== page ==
Shedding light on the dark side

Ian Taylor of Dunedin's Animation Research admits he's a partial convert to the Microsoft way of thinking.

Ian Taylor (pictured) of Dunedin’s Animation Research admits he’s a partial convert to the Microsoft way of thinking.

Computerworld spoke to Taylor after an address at an “open house” for Microsoft’s New Zealand “innovation centre”, where projects had been developed to “proof of concept” stage.

Asked whether structures like the Microsoft centre risk diverting the government and New Zealand ICT companies down a proprietary path, Taylor says companies like his “use what works”.

Animation Research had that debate “six or seven years ago”, he says, when it realised there would be benefits in moving away from Unix on larger processors to Microsoft-dominated PCs.

“Our staff came from a long programming tradition that considered Microsoft to be ‘the dark side’, and we had a lengthy debate about that.”

Now, he says, ARL sees some of the advantages of moving over, in the shape of innovative Microsoft software. A recent 19-year-old recruit to the company told his colleagues the animations they were doing for a particular project could be done far more quickly using ASP .Net and Visual Studio .Net, and he was proved to be right, says Taylor.

“Our own software is proprietary. In moving it to Microsoft, you could say we were shifting away from a proprietary environment at least to something that a lot of other people use.”

The centre demonstrates how public- and private-sector companies can work together on IT projects, something Taylor is keen on.

He once told a television reporter in the wake of the Prime Minister’s innovation policy speech last year that it was hard to say “innovation” and “government” in the same sentence. He also talked about the constructive help of bodies like Industry New Zealand and the Foundation for Research Science and Technology, but the negative comment was the only remark that was broadcast, he says.

These days, he says we should be taking every opportunity to link the two.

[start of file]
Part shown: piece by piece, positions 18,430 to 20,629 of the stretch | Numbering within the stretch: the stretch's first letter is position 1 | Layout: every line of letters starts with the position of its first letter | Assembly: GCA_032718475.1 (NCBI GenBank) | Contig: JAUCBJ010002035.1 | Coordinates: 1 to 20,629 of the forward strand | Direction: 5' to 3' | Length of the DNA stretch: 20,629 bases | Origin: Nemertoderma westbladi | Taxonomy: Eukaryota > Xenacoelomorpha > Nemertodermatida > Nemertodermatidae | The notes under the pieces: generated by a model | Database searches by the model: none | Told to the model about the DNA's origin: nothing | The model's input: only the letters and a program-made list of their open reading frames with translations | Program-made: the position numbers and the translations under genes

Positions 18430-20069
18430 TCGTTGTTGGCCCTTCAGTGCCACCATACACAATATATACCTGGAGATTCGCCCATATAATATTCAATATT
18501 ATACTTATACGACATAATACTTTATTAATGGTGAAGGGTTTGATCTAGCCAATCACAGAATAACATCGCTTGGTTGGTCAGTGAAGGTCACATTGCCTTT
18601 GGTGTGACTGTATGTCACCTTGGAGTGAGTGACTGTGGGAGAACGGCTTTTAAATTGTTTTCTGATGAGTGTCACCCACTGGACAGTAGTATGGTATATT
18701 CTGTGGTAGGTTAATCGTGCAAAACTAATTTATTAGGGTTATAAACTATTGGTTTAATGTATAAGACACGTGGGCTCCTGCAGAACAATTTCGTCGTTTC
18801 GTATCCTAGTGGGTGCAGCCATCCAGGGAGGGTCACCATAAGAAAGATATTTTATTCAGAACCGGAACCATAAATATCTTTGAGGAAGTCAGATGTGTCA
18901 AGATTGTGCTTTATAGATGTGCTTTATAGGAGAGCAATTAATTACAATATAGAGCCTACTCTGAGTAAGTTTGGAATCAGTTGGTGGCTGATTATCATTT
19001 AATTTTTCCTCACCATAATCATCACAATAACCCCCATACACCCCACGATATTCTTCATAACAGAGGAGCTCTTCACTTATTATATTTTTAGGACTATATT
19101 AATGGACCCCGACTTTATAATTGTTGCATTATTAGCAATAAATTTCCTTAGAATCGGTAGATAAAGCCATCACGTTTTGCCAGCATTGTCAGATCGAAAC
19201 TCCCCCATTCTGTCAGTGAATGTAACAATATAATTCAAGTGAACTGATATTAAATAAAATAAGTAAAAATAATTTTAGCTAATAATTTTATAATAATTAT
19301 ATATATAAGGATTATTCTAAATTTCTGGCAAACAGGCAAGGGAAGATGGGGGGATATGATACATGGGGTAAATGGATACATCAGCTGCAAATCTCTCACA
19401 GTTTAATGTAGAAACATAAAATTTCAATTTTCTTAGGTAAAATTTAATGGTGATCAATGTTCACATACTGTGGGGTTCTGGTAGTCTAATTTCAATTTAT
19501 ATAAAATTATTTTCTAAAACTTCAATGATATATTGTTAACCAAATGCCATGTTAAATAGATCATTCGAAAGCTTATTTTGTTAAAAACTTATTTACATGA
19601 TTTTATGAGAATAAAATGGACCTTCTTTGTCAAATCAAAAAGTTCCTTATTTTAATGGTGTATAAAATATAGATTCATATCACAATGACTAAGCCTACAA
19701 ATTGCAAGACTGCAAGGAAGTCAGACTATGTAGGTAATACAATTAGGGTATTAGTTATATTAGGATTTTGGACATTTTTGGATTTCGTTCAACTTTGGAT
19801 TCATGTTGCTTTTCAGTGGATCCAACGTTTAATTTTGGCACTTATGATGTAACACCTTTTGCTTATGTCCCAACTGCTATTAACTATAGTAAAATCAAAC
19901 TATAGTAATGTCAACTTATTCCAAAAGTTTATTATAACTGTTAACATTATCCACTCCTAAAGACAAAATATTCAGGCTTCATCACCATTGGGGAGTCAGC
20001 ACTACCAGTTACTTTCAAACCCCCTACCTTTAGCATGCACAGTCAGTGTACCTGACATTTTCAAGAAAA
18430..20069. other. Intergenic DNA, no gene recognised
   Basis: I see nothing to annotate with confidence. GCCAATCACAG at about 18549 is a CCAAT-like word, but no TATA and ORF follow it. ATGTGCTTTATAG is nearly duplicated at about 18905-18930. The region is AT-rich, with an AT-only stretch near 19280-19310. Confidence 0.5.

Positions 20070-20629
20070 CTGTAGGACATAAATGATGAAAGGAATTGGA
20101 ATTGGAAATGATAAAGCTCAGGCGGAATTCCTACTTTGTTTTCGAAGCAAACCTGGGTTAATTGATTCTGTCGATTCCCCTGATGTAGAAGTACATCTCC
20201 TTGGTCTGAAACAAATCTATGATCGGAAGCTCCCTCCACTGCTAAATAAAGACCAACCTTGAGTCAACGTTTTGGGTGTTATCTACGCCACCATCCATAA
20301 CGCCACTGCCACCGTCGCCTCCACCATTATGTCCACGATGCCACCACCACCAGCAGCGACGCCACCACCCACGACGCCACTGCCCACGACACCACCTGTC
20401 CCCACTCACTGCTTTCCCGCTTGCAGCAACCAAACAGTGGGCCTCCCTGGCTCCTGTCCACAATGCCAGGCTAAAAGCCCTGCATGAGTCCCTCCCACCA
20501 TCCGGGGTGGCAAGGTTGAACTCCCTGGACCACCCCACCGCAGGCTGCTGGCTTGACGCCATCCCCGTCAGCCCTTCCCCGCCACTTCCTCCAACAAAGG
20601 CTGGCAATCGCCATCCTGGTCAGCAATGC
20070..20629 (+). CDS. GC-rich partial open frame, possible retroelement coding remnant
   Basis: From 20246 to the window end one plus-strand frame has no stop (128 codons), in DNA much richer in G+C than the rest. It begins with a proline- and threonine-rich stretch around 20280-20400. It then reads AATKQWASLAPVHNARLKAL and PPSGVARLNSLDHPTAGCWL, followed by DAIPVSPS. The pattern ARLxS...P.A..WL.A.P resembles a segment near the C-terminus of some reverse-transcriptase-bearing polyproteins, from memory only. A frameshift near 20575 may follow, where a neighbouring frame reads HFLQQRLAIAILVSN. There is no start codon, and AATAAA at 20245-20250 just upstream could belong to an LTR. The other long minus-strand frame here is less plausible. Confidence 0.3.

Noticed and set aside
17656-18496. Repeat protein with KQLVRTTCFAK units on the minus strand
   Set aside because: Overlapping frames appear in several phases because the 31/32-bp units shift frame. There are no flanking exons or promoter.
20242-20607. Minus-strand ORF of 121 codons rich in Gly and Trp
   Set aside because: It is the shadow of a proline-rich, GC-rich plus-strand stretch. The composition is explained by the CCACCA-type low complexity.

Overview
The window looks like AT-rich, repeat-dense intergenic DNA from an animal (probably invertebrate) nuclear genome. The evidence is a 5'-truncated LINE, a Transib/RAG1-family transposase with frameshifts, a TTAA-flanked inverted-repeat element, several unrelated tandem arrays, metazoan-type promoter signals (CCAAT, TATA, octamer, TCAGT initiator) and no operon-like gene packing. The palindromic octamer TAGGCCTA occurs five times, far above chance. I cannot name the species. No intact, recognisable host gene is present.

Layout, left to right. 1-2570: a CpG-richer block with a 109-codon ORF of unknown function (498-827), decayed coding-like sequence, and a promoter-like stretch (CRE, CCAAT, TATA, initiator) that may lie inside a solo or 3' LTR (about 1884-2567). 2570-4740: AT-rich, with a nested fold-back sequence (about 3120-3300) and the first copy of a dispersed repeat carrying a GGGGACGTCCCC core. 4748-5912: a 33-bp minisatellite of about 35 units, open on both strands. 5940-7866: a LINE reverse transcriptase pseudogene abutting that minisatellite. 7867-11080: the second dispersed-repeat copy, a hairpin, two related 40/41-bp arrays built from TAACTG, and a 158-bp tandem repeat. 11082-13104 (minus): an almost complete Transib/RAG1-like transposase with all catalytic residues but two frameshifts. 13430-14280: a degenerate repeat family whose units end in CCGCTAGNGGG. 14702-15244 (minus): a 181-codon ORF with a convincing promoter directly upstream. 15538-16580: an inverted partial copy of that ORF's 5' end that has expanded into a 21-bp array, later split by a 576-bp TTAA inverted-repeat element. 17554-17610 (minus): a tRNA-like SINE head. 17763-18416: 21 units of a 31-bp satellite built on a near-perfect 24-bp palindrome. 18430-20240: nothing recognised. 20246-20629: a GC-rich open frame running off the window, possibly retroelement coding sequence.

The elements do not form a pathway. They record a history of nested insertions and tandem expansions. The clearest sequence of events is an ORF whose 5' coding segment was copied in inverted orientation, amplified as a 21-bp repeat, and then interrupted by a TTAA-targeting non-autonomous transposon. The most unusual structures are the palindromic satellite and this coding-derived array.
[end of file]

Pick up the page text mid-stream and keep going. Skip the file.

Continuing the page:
“We’re beginning to break them [government and its attitude] down,” he says.

Government obviously has to work within certain constraints, including being rather risk-averse, because it is dealing with taxpayers’ money. But recent discussions, including a visual simulation project he refuses to talk about publicly because a contract has not yet been signed, indicate real communications have opened up, he says.

“We have parts of the puzzle,” says Taylor, who is a member of the government’s ICT working party.

“Government has other parts,” he says. “At times it seems we can’t get anyone to listen, and we want to say ‘just listen to us. Then if you like, you can tell us why you can’t do it.’ There have to be innovative ways of further breaking down the barriers,” he says.

“We should be taking every opportunity to put ‘government’ and ‘innovation’ in the same sentence.”

In his move closer to Microsoft, Taylor does, though, admit to a feeling of uneasiness when downloading the vendor’s software and being asked to supply his name, address, phone number and email address “to someone I don’t really know”.

Now that Linux has made a breed of Unix popular and available on $2000 machines, would he be likely to change back? The situation changes all the time, he says.

“We may do some stuff in Linux at some point.”

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